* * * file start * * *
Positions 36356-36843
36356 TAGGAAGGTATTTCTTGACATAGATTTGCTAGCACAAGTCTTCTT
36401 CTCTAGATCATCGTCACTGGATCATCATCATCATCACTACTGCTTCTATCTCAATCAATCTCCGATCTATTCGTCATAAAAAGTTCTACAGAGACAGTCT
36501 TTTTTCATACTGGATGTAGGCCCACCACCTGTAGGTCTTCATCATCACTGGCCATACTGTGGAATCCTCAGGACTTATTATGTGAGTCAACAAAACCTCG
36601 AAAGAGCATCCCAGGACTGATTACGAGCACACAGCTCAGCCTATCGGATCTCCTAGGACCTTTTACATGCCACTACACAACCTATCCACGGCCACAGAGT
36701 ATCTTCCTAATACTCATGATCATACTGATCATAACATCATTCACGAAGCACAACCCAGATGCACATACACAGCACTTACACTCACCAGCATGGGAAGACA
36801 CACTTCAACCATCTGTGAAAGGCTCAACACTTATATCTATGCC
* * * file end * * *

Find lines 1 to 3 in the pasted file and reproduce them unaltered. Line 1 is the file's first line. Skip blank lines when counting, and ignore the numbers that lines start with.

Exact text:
Positions 36356-36843
36356 TAGGAAGGTATTTCTTGACATAGATTTGCTAGCACAAGTCTTCTT
36401 CTCTAGATCATCGTCACTGGATCATCATCATCATCACTACTGCTTCTATCTCAATCAATCTCCGATCTATTCGTCATAAAAAGTTCTACAGAGACAGTCT